Count 1: The first, third and fourth accused were indicted for rape of a girl contrary to sections 123 and 124 of the Penal Code Act.
Count 2: The first, third and fourth accused of carnal knowledge of a girl.
Count 3: The second and fifth accused were indicted for abduction contrary to section 126 of the Penal Code Act.
In addition to the Case, a case brief for this case is available.
Court held that, section 123 which criminalizes rape does not make an exception to a married person. The existence of a valid marriage between the accused person and the complainant can no longer constitute a good defence against a charge of rape after promulgation of the 1995 constitution.
Court applied Articles 31(1) and (3) of the Constitution which guarantees men and women equal rights in marriage. Court emphasised that a man and woman enjoy equal human dignity and that in this case the dignity of the wife had trampled upon significantly because she was treated like a mere sexual instrument. The presumption of consent even where a man and woman are married is wiped out by the constitutional provision. The accused were found guilty for rape.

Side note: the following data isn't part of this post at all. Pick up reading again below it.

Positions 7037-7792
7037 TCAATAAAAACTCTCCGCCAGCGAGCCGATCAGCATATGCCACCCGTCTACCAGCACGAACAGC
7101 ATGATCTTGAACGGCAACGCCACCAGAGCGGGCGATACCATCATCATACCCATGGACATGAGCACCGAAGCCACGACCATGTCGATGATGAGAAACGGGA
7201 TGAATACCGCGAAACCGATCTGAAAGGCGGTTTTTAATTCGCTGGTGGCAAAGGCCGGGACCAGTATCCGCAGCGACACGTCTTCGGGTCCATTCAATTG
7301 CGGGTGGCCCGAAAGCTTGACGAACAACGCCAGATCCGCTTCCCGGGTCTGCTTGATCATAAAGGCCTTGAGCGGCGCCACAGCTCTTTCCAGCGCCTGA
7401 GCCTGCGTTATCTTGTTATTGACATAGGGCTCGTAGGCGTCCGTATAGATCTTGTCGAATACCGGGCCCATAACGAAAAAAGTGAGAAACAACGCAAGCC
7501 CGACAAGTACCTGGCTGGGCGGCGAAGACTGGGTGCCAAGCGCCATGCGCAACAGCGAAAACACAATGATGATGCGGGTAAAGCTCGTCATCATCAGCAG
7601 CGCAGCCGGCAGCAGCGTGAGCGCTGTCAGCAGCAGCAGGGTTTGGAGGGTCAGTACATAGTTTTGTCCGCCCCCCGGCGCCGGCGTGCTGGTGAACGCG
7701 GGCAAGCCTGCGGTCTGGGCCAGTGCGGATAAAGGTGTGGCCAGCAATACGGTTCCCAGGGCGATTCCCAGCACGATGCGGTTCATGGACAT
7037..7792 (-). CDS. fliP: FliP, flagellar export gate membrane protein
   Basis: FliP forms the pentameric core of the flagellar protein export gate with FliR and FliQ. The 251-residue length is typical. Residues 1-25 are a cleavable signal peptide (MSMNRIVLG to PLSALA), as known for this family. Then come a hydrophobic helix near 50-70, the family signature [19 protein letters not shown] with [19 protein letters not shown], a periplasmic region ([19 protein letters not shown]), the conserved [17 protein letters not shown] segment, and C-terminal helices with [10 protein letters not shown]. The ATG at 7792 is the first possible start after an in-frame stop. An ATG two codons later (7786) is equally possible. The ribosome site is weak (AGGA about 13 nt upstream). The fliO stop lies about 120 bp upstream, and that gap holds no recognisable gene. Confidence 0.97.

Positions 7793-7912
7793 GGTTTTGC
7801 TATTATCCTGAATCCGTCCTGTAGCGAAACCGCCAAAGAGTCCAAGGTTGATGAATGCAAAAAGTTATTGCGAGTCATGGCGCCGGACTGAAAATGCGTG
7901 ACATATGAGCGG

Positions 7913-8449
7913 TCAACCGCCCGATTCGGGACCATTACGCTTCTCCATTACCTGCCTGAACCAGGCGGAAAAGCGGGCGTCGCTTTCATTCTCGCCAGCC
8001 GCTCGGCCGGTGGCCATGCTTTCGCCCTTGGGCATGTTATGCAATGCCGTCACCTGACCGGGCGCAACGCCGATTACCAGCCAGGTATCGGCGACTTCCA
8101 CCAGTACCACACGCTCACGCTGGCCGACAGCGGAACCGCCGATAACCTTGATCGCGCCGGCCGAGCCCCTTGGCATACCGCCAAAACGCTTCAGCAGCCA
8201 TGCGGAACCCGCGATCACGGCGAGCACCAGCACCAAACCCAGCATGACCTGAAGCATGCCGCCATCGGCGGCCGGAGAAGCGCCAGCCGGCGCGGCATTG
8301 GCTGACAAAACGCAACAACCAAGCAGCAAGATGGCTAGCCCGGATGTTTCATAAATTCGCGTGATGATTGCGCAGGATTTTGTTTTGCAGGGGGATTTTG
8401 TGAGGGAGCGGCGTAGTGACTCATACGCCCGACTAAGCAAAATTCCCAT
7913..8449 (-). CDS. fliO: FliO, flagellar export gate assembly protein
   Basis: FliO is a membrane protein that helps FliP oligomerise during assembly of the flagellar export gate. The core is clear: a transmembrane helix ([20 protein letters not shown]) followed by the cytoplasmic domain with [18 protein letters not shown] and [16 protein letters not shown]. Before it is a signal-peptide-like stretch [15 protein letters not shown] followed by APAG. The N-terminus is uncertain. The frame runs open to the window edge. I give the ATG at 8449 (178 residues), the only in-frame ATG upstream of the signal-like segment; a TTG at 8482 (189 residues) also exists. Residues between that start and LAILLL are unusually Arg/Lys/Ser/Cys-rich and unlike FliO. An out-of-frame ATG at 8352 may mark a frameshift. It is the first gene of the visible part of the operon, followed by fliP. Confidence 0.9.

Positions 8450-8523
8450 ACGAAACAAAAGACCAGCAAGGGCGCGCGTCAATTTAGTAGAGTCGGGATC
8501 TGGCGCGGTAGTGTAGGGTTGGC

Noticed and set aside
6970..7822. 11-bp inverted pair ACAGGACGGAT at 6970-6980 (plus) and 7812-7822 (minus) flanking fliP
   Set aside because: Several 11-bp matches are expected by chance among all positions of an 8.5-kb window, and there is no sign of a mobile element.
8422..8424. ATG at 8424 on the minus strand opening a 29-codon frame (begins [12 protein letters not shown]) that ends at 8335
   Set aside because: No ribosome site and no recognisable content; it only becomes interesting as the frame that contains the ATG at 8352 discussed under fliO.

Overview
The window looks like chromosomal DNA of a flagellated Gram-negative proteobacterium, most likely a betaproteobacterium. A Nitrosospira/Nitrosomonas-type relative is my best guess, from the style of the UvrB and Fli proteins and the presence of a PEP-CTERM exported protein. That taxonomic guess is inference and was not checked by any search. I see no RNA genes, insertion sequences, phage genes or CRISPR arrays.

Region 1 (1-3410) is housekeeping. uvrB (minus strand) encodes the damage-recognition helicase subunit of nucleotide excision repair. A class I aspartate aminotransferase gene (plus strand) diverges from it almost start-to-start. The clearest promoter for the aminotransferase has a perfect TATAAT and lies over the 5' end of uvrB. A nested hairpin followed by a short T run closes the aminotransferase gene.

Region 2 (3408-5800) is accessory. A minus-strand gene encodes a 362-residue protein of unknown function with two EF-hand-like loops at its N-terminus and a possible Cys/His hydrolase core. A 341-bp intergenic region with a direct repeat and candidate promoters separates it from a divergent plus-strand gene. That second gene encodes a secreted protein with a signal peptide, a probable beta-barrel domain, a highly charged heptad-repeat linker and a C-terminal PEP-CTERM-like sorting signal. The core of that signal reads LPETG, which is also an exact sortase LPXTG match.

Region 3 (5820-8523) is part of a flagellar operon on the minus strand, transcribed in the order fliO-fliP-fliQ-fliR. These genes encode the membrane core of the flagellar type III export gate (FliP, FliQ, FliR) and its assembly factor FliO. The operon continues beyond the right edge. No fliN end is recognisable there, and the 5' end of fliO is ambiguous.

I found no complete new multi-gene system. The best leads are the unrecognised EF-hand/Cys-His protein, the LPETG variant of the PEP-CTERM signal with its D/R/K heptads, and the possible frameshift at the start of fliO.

With regard to the third count, it was held that the intention of forced marriage or sexual intercourse was not proven beyond reasonable doubt.